Preparation for reentry needs to begin long before a citizen returns home. Prisons and jails should be evaluating work performance of people that are incarcerated and making note of their skills. We should have a plan was in place with companies/businesses to provide jobs for persons making reentry into their communities and into the workforce based on performance evaluations completed while they were incarcerated. Testing of particular skill sets should take place before reentry that way each citizen being released has a path to success that begins the very moment they are released. This plan would focus on persons with disabilities who face additional barriers upon reentry.

What is your experience working with people with disabilities or alongside disability-led organizations? Please provide examples of your experience addressing and responding to disability issues or describing disability advocacy efforts you have participated in either personally, professionally, or while in elected office if applicable. If elected, how would you integrate the input and perspectives of people with disabilities in your office’s planning and legislative efforts?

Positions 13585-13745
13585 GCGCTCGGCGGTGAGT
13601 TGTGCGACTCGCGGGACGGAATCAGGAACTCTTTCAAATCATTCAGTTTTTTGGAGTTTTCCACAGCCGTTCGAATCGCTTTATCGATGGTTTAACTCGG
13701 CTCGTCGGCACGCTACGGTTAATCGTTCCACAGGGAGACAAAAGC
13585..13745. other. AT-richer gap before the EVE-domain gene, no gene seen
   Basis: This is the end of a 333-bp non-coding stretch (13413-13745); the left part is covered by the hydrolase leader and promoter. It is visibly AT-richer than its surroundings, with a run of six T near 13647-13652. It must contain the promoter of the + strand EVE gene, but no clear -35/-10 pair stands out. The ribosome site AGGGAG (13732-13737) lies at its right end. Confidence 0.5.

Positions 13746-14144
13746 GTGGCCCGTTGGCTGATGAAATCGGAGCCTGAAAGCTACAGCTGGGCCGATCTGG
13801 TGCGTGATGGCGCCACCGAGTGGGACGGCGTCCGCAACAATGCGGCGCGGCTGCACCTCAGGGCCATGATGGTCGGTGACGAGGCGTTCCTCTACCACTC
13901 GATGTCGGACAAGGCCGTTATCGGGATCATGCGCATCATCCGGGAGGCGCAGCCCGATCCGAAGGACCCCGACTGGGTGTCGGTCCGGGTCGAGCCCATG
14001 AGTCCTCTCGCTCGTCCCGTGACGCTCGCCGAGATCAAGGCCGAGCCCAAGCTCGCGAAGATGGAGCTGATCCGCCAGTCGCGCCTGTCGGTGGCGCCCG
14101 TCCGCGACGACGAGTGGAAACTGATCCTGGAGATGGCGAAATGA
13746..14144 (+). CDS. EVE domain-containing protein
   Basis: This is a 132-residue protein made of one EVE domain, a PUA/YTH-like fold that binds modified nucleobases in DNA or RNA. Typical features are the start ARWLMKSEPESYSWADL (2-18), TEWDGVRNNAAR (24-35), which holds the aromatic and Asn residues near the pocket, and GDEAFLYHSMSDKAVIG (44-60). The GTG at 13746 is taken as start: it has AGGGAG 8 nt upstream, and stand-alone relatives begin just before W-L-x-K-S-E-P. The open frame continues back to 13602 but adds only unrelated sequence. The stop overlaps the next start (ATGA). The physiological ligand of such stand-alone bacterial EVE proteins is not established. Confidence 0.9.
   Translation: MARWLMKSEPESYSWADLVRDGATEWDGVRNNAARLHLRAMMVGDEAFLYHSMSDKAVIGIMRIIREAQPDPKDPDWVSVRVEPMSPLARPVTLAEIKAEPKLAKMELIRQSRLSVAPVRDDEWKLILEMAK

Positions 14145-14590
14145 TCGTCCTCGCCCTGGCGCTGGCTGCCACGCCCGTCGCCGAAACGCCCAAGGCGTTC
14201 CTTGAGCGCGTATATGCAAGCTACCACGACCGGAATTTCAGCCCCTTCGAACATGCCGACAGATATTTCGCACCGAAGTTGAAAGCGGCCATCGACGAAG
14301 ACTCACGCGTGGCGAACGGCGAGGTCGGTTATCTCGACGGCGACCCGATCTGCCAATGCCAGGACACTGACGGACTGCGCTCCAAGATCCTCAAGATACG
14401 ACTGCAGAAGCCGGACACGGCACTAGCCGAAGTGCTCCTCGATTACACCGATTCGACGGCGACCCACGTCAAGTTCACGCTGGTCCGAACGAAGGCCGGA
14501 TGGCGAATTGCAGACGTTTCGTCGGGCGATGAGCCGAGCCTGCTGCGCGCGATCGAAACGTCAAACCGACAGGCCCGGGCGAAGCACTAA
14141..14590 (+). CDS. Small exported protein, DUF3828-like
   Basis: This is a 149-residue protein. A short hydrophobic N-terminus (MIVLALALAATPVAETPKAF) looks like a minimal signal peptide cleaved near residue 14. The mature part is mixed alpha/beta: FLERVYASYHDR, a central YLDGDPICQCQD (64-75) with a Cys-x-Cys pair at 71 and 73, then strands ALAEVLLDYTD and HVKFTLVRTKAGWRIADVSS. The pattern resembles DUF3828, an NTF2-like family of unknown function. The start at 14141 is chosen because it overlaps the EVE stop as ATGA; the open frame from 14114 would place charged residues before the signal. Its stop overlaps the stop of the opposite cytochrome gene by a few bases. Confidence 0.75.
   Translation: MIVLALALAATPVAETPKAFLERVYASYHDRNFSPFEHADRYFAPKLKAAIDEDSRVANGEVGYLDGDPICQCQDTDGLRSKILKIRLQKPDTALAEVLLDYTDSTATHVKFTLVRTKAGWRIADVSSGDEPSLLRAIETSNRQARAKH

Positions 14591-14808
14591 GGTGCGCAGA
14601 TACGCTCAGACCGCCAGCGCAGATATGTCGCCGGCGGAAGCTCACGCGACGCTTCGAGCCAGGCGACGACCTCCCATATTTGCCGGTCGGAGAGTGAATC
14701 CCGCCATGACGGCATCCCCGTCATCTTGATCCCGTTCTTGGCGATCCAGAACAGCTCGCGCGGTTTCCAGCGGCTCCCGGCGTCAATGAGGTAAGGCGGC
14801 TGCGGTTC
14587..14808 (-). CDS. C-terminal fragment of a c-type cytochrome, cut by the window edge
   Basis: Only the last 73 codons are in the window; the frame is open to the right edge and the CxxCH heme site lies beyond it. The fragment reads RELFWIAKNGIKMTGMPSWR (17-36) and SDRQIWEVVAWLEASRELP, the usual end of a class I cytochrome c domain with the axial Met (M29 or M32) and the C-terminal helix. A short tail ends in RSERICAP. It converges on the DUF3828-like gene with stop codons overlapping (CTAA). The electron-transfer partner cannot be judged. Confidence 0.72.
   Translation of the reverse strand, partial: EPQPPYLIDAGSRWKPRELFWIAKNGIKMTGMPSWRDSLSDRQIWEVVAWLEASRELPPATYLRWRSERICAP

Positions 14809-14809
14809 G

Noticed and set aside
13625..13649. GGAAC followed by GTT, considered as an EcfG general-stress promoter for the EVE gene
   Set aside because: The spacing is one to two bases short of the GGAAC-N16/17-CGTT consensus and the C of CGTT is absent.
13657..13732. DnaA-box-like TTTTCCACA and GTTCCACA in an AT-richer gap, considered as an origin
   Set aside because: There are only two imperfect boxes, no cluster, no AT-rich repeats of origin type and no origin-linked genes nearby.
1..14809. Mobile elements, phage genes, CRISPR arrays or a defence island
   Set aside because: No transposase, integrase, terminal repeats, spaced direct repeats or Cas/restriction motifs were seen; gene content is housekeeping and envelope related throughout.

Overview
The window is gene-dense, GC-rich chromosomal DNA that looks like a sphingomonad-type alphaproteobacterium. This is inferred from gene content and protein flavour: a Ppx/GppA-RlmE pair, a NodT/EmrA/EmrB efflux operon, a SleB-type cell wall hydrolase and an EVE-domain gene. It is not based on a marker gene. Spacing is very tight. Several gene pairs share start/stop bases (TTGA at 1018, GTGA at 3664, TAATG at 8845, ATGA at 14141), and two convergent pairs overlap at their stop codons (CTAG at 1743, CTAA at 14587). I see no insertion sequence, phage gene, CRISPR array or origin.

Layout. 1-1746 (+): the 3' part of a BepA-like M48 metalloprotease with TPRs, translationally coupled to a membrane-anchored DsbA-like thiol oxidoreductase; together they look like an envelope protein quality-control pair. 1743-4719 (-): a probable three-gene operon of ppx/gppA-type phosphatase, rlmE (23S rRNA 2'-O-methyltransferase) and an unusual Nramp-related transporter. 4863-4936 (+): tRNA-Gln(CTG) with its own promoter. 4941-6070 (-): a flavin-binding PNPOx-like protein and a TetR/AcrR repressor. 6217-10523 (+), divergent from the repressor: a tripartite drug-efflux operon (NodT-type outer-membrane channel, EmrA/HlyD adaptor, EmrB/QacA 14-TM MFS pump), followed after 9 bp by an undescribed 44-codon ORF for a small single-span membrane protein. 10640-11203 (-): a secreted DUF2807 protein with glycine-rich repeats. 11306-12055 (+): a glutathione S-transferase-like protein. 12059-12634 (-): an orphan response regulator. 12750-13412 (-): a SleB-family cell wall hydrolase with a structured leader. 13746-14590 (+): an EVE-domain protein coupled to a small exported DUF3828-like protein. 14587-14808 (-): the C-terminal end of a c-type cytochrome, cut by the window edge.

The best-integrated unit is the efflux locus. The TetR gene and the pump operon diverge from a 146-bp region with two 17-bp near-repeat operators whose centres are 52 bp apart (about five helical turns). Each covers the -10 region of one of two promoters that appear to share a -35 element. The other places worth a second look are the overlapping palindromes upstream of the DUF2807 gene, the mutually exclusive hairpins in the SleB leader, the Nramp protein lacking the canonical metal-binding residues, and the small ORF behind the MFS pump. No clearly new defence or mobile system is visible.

When the City of Mount Dora went through the planning process to redesign/renovate the playground at Gilbert Park, a resident stood up and spoke with disgust at the fact that there were absolutely no activities/amenities for disabled children. I have worked with that woman since that very day and it has taken over a year but I am thrilled to say that Mount Dora will soon have a swing installed that will be accessible by children with disabilities. We did a lot of research in other cities to determine what is most used and safest and most desirable for children with disabilities. I'm embarrassed that it took so long but I'm proud to have been a part of the process. It reminds me constantly how unfairly treated persons with disabilities are in all regards. I will certainly focus on equality for persons with disabilities in all regards.